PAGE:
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justalurker

Sodium dissolved in water does not taste like salt water. To say that SALT is added tickles the mind to be ready to taste salt water and that is wrong.

The amount of sodium or potassium exchanged into hard water to make it soft is dependent on the hardness of the untreated water. The harder the water the more sodium or potassium ions are exchanged.

A little light reading about the minute amount of sodium added to softenen water... http://cru.cahe.wsu.edu/CEPublications/eb1525/eb1525.html

The subject of the taste of water and/or the taste of what is in the water is completely subjective and entirely dependent on the sensitivity of the palette of the person doing the tasting and a generalization such as "And yes, you can taste the sodium in treated water" is misleading and only one tongue's opinion.

The taste of untreated water will vary dramatically depending on what is in the untreated water and the taste of sodium or potassium will manifest itself differently in 1 gpg hard water than in 20 gpg hard water cause there's simply more of the sodium or potassium being exchanged into the water to soften it.

Add to that the varying ability of many people to taste anything at all and the variables add up and up.

To know what your softened water tastes like is to taste it yourself.

    Bookmark   June 27, 2010 at 12:01PM
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brickeyee

"Sodium dissolved in water does not taste like salt water."

You can sure taste the sodium. am I am far form the only person who can.

    Bookmark   June 27, 2010 at 8:41PM
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justalurker

Brickeyee,

While you'll admit that I am technically correct stating that NO salt is exchanged into hard water to make it soft please note that we are discussing chemistry and physics where technical correctness is at the core of those sciences.

Sodium is not SALT. Sodium CHLORIDE is SALT. Sodium has a distinct taste but it does not taste like SALT it tastes like sodium.

Read what I type not what you want to see.

I am not saying that sodium can not be tasted in soft water. I am saying that some people can taste it in low hardness water and some can't. That as the hardness of the water increases the amount of sodium exchanged into the water increases and more people are apt to taste it.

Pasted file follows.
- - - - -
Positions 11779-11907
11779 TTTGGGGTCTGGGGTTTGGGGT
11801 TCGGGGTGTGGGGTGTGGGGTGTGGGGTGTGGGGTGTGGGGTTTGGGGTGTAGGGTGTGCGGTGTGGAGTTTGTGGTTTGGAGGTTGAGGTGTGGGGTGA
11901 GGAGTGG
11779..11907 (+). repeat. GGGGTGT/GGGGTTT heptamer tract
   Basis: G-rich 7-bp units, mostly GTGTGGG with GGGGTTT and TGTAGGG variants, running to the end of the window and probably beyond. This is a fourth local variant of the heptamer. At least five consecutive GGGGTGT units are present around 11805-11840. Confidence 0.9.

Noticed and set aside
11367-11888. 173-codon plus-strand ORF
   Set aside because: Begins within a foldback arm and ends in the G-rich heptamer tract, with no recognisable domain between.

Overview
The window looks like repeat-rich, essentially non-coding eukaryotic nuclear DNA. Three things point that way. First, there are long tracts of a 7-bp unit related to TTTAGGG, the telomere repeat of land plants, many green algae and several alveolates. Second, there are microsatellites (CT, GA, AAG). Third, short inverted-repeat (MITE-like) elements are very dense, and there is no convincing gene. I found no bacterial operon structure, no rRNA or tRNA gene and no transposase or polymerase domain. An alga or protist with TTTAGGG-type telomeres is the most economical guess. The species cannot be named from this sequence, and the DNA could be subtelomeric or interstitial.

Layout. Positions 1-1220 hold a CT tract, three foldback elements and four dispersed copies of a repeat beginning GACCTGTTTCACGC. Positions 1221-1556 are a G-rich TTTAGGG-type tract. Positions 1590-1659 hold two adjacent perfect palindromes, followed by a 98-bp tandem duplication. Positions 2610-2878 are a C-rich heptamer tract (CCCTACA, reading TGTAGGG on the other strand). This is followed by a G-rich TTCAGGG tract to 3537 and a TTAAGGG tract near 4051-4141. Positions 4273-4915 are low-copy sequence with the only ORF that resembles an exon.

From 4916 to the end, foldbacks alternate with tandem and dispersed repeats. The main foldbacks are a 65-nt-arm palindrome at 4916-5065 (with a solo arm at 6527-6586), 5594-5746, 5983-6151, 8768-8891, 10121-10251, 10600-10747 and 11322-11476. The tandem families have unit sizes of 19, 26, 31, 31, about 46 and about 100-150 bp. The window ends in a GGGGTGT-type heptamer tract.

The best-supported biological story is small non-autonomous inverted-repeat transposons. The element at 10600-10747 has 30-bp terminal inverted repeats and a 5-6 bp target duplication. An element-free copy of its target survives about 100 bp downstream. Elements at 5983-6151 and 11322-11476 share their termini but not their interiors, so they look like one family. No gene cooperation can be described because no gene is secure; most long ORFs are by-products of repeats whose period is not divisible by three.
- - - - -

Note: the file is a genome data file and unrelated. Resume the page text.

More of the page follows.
There are remedies available for those who don't like the taste.

    Bookmark   June 27, 2010 at 10:13PM
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mmt217

justalurker,
You are just a lurker......whatever that means...it doesn't sound good, anyway.
Sodium or salt that is what they meant. It is put in plain language so that all the people that are not so chemistry inclined like you, can understand.
Be more positive and don't judge. Pur2o is a very knowledgeable company, great service. I reccommend it to everyone.

    Bookmark   March 23, 2012 at 4:47PM
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aliceinwonderland_id

mmt217 - Kudos for resurrecting a two-year-old thread do say that two different things really mean the same thing.

It is precisely because people are not chemistry inclined that it is so very important to use the correct terms. If Pur2O is a knowledgeable company, as you say, then they know the difference. If we don't insist on the correct terms then how are we to have any kind of meaningful conversation? A simple illustration: If I am speaking about your car and keep saying oil when I really mean gasoline (after all they are both petroleum products with somewhat similar chemical structure and most people really aren't chemically inclined) that should be just fine. It could lead you to do something stupid based on the wrong information, but it's all good, right?

    Bookmark   March 23, 2012 at 5:09PM